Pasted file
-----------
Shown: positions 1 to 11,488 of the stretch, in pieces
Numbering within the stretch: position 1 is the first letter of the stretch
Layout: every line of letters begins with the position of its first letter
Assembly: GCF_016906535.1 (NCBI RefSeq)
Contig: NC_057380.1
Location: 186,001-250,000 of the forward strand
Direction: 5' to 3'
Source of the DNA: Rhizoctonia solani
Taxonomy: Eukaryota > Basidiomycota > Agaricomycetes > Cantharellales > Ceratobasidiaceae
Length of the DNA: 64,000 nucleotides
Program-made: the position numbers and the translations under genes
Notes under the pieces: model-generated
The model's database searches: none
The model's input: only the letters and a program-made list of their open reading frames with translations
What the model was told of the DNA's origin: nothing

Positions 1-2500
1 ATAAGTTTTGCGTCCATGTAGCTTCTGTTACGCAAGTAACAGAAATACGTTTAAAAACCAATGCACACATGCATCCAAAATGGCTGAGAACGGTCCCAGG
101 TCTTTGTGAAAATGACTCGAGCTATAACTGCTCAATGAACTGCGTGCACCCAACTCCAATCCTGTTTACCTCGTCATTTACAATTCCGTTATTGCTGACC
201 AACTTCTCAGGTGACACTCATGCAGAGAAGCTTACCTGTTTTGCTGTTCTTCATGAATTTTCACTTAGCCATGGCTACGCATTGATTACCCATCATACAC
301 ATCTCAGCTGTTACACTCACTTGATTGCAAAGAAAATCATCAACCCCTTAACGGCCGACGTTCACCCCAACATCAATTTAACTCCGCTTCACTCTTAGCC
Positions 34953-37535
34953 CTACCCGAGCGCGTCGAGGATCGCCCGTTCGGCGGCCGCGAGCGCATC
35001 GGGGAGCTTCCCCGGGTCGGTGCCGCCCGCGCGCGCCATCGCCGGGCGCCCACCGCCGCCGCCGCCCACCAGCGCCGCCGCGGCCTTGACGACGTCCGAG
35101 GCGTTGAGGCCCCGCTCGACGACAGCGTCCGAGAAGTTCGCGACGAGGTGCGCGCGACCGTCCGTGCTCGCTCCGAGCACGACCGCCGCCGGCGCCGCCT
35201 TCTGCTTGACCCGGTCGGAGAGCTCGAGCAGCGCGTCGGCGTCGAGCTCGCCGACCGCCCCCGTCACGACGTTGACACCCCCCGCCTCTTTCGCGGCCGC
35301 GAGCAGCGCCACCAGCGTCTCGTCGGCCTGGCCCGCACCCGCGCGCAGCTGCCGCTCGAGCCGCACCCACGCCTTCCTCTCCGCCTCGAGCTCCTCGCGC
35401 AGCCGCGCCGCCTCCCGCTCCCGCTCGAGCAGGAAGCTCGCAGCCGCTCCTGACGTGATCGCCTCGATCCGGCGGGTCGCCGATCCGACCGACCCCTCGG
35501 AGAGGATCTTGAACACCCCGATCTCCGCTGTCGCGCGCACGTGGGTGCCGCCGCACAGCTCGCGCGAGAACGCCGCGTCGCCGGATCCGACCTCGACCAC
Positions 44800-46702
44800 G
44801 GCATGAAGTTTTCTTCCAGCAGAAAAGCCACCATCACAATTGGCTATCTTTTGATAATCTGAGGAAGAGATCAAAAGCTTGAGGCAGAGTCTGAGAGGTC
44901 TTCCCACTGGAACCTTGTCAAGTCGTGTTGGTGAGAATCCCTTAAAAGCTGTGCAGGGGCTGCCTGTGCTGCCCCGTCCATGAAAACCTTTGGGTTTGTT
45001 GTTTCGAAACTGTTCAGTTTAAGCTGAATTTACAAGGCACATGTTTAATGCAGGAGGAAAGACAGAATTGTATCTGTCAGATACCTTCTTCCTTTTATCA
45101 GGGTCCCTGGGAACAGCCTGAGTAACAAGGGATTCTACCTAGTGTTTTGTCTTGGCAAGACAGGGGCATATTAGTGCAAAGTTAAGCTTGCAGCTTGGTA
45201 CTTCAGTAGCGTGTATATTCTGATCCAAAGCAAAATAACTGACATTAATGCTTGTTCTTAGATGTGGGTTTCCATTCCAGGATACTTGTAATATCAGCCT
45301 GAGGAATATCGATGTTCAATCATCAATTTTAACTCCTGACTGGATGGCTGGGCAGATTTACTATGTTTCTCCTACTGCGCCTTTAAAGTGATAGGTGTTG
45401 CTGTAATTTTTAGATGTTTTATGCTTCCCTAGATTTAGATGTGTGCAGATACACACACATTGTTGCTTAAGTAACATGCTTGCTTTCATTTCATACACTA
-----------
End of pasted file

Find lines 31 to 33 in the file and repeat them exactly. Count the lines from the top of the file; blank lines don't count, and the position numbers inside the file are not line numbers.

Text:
44801 GCATGAAGTTTTCTTCCAGCAGAAAAGCCACCATCACAATTGGCTATCTTTTGATAATCTGAGGAAGAGATCAAAAGCTTGAGGCAGAGTCTGAGAGGTC
44901 TTCCCACTGGAACCTTGTCAAGTCGTGTTGGTGAGAATCCCTTAAAAGCTGTGCAGGGGCTGCCTGTGCTGCCCCGTCCATGAAAACCTTTGGGTTTGTT
45001 GTTTCGAAACTGTTCAGTTTAAGCTGAATTTACAAGGCACATGTTTAATGCAGGAGGAAAGACAGAATTGTATCTGTCAGATACCTTCTTCCTTTTATCA